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Dead of the Day: February 13, 1970

Fillmore East
New York, New York

Widely considered one of the greatest shows of all time, the February 13, 1970 date at the Fillmore East is our Dead of the Day. With four sets - an early show, then an opening electric, an acoustic, and a mind-blowing electric closer to the second show - the day is a bit uneven in terms of tempo, but totally rocks from top to bottom. With such an unbelievable set of tunes, it is hard to pick out highlights beyond just pointing to the third set of the second show. That features an amazing Dark Star, followed by a scintillating Cryptical>Drums>Other One>Cryptical, all finished off with a drop-dead Lovelight. Each one has been voted the best version of the given song, and it is almost as if Jerry threw down, Bobby tried to top him, and then Pig just brought it in the end. While the last set overshadows the rest from the day, the entire thing is finely executed. Other highlights - it is hard to even call them highlights given how good the night is - include the Rider, Me and My Uncle, and Uncle John's Band, which has to be one the best acoustic ones ever.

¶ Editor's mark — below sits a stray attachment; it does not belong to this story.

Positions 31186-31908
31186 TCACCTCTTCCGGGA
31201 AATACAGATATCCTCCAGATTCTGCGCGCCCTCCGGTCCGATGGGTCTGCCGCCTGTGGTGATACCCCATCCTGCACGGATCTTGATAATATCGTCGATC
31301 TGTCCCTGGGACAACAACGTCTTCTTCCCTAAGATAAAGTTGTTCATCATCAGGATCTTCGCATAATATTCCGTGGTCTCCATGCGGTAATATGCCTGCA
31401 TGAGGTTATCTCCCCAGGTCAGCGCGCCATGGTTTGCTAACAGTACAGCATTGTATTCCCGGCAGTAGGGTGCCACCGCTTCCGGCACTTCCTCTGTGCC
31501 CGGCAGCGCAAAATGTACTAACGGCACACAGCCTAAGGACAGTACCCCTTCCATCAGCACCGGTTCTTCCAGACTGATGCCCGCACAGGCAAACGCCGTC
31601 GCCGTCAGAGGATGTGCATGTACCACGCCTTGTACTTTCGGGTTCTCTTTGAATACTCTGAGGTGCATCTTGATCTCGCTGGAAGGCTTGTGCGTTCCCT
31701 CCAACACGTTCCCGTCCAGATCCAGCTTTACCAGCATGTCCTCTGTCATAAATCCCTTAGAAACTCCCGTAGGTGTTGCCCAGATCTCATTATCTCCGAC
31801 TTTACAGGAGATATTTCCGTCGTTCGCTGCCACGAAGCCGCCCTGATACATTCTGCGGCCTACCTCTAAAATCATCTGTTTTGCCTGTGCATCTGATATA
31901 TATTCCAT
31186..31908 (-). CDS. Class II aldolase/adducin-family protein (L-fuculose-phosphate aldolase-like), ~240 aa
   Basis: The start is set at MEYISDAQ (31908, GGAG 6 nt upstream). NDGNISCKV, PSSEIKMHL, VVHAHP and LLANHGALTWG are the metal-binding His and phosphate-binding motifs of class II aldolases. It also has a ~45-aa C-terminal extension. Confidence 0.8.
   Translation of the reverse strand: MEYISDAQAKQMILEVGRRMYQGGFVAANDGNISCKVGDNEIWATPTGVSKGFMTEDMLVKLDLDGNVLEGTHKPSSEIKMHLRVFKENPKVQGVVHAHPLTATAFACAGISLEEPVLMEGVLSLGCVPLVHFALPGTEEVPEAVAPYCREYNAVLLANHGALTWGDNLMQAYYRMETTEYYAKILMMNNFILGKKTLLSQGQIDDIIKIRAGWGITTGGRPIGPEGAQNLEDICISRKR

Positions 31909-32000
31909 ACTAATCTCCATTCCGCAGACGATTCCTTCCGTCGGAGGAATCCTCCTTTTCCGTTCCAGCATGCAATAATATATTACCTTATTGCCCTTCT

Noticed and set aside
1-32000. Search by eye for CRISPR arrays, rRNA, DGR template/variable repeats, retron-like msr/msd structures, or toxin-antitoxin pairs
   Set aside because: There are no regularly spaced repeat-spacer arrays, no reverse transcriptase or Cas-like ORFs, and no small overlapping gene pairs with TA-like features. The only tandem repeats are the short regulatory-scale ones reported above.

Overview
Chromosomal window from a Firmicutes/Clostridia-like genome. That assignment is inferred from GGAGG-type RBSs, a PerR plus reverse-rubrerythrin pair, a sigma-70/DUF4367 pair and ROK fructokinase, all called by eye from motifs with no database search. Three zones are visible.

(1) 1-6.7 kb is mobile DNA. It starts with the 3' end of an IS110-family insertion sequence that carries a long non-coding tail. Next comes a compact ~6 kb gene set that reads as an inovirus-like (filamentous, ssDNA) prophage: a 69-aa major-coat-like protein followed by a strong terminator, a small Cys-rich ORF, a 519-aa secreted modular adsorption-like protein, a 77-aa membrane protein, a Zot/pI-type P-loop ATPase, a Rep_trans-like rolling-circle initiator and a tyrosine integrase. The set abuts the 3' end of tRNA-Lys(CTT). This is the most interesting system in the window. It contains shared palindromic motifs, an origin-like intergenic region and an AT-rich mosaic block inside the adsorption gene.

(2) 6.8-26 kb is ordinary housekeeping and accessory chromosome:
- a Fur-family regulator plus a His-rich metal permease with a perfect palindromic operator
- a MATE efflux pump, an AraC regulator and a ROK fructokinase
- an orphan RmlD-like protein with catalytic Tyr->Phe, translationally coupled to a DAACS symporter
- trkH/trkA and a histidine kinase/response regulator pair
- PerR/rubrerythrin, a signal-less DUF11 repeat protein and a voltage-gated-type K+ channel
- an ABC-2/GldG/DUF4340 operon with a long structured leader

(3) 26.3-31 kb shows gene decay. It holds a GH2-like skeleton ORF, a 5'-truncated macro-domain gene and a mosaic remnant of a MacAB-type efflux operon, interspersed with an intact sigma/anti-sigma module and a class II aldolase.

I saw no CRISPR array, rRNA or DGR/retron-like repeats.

Even if you have never listened to the show in its entirety, some of it may be familiar. Selections from this night and the next comprised Bear's Choice. And, the third set of the late show was released along with the final one of the next night as Dick's Picks Volume Four. Moreover, the Feelin' Groovy Jam from the middle of the Dark Star, all fifteen minutes of it, was featured in Greyfolded. When you sit down to listen to the show, be sure to give the early show and the first two sets of the later one their due; it is easy to overlook them given the heroics that followed in the third set, but these are gems in themselves.

This date was the second of a three-night run at the Fillmore East where the Dead shared the bill with Love and the Allman Brothers' Band. We featured the first night, February 11th, because of, among other things, the face-melting Lovelight with most of the Allmans and a few others sitting in. The Allmans tore up their set on the thirteenth, as they did throughout the run, and you can check out some of the music on their release, Fillmore East, February 1970 (if you can get your hands on a copy). However, none of the Allmans joined the Dead on stage during this final night, allowing Jerry and the boys to shred all on their own.

While the music on this night is unreal, it is also interesting to contemplate just how much the Dead's sound had changed between 1969 and this show in early 1970. They went from an all-out psychedelic steamroller to a tight, versatile band that could enchant you with American Beauty-esque tunes, wail on blues numbers, and bring an evolving psychedelic/rock and roll jamming. They were still figuring out how to mold it into a single, holistic show here in early 1970, but their evolution, virtuousity, and pure awesomeness is on full display.

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